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Hummel Street Townhouses partnership to replace blight with places for homeless

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PinnacleHealth System, Brethren Housing Association and area contractors are partnering to eradicate several blighted properties from the 200 block of Hummel Street in Harrisburg and replace them with five townhouses to provide housing for single homeless women and children.
PinnacleHealth System, Brethren Housing Association and area contractors are partnering to eradicate several blighted properties from the 200 block of Hummel Street in Harrisburg and replace them with five townhouses to provide housing for single homeless women and children. - (Photo / )

Newly announced partnership plans replace several blighted properties in the 200 block of Hummel Street in Harrisburg with five townhouses to provide housing for single homeless women and children.

Harrisburg-based nonprofit PinnacleHealth System is covering the cost of demolition and abatement of the properties, according to spokeswoman Kelly McCall. Other partners are Brethren Housing Association — also a nonprofit based in Harrisburg — and area contractors including Reynolds Construction, Pyramid Construction Services Inc., McClure Co., G.R. Sponaugle & Sons Inc., Edwin L. Heim Co. and Murray Associates Architects.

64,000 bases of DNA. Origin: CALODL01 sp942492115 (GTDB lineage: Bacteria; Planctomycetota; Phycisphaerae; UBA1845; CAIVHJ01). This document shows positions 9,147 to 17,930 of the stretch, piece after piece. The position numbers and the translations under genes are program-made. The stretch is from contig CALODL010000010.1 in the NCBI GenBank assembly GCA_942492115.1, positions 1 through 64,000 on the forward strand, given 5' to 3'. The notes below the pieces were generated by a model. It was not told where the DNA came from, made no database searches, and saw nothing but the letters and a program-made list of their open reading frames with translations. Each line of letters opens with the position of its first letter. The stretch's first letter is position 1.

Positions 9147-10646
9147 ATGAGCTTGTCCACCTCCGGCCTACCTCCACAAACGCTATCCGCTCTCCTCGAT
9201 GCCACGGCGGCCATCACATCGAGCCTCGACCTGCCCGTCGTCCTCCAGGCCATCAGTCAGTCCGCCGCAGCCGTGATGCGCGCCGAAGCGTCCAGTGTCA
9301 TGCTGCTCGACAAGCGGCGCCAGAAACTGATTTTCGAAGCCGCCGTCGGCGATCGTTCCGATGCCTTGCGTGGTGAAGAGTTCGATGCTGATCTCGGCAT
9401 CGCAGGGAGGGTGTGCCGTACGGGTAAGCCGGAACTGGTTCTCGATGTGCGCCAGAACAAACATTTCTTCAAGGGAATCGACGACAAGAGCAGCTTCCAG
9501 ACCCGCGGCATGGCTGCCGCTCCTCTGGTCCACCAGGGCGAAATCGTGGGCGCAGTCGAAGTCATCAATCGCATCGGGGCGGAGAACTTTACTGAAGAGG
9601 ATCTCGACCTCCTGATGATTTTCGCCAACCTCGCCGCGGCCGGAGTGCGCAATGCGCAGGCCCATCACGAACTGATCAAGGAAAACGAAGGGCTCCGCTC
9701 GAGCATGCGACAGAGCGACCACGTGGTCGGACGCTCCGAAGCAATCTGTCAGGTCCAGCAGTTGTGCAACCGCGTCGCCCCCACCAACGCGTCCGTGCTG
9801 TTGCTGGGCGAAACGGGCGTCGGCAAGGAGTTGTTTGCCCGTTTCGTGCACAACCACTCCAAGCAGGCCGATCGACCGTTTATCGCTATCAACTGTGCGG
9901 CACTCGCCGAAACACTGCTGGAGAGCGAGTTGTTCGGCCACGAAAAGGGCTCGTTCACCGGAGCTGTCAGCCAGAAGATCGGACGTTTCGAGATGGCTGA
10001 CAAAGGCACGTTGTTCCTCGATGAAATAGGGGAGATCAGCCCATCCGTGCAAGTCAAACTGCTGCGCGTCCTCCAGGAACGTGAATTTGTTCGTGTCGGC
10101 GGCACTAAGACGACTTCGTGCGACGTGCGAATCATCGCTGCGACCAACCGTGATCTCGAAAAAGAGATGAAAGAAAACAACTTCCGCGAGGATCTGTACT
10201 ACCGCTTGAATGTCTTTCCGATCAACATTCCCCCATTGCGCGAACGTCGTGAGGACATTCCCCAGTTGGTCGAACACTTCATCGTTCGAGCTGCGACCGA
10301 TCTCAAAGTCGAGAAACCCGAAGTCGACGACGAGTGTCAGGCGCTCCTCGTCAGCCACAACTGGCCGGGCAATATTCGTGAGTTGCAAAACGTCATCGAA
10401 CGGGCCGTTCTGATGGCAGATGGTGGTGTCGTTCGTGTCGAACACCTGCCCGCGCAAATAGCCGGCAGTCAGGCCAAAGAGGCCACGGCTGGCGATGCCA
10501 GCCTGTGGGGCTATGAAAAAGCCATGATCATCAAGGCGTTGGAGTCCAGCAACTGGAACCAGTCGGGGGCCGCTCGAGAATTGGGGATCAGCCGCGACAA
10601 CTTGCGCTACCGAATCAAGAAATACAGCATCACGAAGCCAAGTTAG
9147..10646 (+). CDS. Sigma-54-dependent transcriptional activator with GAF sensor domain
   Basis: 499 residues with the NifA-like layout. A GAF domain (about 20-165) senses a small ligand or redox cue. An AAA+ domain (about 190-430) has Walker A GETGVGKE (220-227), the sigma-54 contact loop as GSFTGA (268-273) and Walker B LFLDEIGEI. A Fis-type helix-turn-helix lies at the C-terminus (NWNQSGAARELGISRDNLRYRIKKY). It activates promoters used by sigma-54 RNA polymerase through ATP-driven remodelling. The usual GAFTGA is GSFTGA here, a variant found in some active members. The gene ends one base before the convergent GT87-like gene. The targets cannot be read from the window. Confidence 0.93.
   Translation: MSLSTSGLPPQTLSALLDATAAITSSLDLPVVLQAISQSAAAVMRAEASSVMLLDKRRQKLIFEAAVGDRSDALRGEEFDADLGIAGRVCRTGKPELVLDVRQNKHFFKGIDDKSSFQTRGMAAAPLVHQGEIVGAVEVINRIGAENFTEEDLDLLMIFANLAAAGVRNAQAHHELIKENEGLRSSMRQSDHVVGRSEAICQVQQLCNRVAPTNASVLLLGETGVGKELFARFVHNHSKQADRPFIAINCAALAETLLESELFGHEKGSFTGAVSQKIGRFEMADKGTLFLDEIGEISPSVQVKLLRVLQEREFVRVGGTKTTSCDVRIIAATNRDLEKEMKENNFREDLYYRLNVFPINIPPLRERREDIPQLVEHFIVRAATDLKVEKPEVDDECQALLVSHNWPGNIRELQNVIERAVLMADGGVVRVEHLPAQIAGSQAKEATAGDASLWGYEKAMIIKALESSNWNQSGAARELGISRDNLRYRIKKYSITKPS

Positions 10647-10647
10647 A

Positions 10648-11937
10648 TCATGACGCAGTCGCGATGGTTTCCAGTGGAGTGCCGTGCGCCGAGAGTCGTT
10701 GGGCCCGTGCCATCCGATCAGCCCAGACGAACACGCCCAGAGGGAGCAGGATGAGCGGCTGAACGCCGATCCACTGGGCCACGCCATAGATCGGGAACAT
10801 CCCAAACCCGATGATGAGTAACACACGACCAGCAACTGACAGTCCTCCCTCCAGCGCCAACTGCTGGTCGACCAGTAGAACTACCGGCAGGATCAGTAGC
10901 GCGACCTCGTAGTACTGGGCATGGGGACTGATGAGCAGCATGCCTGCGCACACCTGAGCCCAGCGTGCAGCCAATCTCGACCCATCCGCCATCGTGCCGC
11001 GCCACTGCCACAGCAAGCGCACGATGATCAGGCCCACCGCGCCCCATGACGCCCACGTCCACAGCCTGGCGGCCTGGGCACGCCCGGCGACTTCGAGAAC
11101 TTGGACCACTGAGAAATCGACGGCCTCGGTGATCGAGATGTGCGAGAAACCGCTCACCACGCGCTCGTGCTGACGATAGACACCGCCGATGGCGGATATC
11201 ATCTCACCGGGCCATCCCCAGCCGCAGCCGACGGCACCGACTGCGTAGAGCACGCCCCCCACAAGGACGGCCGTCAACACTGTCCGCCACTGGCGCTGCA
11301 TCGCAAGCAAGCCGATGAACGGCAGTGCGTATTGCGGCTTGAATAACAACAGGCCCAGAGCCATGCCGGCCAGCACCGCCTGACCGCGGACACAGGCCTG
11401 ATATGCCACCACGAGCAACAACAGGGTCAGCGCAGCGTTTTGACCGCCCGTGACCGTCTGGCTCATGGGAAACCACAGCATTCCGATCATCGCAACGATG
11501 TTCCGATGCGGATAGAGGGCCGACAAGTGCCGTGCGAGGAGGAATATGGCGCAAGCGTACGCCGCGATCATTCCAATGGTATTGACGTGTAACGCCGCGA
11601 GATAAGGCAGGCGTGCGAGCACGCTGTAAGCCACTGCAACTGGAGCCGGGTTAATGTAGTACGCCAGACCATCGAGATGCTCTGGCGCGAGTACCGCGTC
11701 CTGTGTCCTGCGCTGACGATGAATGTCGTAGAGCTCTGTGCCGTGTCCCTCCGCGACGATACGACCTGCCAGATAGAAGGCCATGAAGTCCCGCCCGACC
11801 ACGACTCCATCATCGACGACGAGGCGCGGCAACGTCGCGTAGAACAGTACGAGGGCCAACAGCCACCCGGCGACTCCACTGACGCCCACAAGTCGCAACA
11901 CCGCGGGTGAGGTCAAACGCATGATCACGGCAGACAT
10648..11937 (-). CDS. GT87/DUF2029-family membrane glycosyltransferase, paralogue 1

"Our CEO and COO are committed to helping the city, and poverty and homelessness is directly linked to a host of health issues, poor nutrition, chronic conditions, etc.," McCall said. "We have strong relationships with many of the local contractors, so they're coming on board to do a lot of the work or donate materials."

"I am excited about how this project is going to help homeless single moms build a healthier future through the work of BHA," said Michael A. Young, PinnacleHealth's president and CEO. "At PinnacleHealth, we are pleased to bring the power of our construction experience and contractor relationships to make this project a reality. We can create a healthier community … with your help."

Total projected cost for the project is $925,000, but the partners say they hope to significantly reduce the cash outlay required through donations of labor and materials. The project will increase BHA's transitional housing capacity by 30 percent.

Ceremonial groundbreaking for the project is scheduled for 11 a.m. Thursday, with guests to include Director of Building & Housing Development Roy Christ, state Rep. Patty Kim, Dauphin County Commissioner George Hartwick and City Councilwoman Wanda Williams.

Write to the Editorial Department at editorial@cpbj.com

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